Robert Mondavi’s basic Fumé Blanc is one of the greatest values of Napa Valley (relatively speaking of course). However, both the Fumé Blanc from the Oakville AVA and the To Kalon Fumé Blanc are breathtaking, especially as they gracefully age for a decade or more. Surprisingly, a portion of the To Kalon vineyards owned by Mondavi is dedicated to sauvignon blanc, a much less valued grape variety. The late Robert Mondavi’s stalwart dedication to sauvignon blanc has largely to do with his historical embracement of this variety in Napa of which he was a pioneer. We also received clarification of the term “Fumé Blanc”, a term coined by Robert Mondavi in 1968, which does not refer to a lightly oaked style but rather a bone dry style, very different from the sweet sauvignon historically produced.
Very few “corporate”, non-family owned, wineries exist in Napa although Beringer has a strong hold on some serious sites including a great deal of well-respected Howell Mountain fruit. Mid-afternoon last week, I trekked high up the mountain to 1,800 feet, with a group of Canadian sommeliers to visit Beringer’s Bancroft Ranch site. These volcanic, well-drained soils largely grow cabernet sauvignon and merlot. One of the most interesting wines of the day was Beringer’s Bancroft Ranch merlot exhibiting unadulterated plushness and luxurious charm that forced us, for a moment, into a quiet reverie. It may have been the bright sun streaming through the Manzanita trees, but were all entranced by this magical location capable of producing some of the world’s most dramatic and arresting wines.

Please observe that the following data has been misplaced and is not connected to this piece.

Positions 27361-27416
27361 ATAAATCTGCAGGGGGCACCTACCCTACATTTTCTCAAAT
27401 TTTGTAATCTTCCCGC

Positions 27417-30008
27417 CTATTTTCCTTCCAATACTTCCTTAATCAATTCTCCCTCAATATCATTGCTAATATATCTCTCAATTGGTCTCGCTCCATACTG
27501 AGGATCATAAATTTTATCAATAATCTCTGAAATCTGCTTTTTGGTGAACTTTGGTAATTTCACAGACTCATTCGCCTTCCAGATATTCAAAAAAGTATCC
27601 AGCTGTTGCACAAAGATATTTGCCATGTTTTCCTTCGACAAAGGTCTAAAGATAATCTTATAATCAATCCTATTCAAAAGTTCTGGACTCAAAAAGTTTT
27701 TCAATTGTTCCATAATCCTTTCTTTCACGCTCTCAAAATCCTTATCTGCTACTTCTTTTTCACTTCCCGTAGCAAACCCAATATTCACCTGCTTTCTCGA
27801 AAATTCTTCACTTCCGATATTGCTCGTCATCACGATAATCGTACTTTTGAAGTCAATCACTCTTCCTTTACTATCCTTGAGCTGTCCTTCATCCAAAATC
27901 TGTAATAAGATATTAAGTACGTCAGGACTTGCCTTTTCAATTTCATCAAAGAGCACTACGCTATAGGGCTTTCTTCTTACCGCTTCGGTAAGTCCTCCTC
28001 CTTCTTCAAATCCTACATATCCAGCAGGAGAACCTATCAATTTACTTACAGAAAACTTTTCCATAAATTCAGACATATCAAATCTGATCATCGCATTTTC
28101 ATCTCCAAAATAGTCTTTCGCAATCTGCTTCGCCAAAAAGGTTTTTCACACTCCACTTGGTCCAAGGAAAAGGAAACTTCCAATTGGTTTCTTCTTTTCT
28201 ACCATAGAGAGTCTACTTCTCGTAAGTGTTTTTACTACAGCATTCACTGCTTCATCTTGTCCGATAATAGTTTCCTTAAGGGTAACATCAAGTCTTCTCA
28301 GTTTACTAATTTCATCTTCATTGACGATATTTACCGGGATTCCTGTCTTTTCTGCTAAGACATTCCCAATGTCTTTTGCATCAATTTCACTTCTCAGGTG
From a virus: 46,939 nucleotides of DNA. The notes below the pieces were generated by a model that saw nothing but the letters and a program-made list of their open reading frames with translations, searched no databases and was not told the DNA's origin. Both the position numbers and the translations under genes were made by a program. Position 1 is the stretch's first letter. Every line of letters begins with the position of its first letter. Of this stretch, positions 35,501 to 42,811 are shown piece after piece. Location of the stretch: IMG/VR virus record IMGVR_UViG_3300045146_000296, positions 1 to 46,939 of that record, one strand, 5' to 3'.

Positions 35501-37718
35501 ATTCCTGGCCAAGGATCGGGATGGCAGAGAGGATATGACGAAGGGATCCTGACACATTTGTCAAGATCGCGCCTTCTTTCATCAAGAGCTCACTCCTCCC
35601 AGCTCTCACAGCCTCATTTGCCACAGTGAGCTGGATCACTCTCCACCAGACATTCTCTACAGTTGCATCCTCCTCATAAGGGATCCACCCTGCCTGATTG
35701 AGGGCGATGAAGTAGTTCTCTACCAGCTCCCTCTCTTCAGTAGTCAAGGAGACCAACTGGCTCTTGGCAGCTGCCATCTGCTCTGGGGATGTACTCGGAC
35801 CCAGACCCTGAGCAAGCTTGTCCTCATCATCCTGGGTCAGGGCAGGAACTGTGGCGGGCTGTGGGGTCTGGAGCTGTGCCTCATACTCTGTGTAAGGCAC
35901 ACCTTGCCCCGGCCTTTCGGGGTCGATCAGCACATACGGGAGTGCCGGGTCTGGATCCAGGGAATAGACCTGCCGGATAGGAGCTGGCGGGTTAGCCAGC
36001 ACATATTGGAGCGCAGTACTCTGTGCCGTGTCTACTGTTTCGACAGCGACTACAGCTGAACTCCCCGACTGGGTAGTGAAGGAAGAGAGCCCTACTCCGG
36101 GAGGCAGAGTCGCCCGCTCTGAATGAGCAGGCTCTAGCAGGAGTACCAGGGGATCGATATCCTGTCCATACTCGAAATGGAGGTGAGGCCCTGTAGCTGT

Trinchero Family Estates, the forefather of White Zinfandel in 1974, (originally named Oeil de Patrie in 1972 and produced in a dry style), delighted us with their 2012 Forte blend of malbec, cabernet sauvignon and petit verdot. In addition Trinchero’s impressive library of back vintages was an unusual find in a region with such high demand and elevated prices.
It does not appear that Napa’s “bubble” is about to burst despite grand prices, and for us Canucks, a low dollar only emphasizes this fact. Prices continue to climb due to the “dream vintages” of 2011-2013 which were subject to significant critical acclaim. The demand is just too high for the Valley’s small production. Although the wines of 2014 and 2015 (a short crop) are showing well, 2016 is shaping up to be a stellar vintage with ideal conditions despite extreme drought. Producers were giddy with excitement during this year’s harvest which is largely complete. The concentration and immense structure in recent vintages is largely to do with this drought affecting yields and producing smaller berry size than ever before. Although Napa fans may be rightly aggrieved with surging prices, the quality should not disappoint.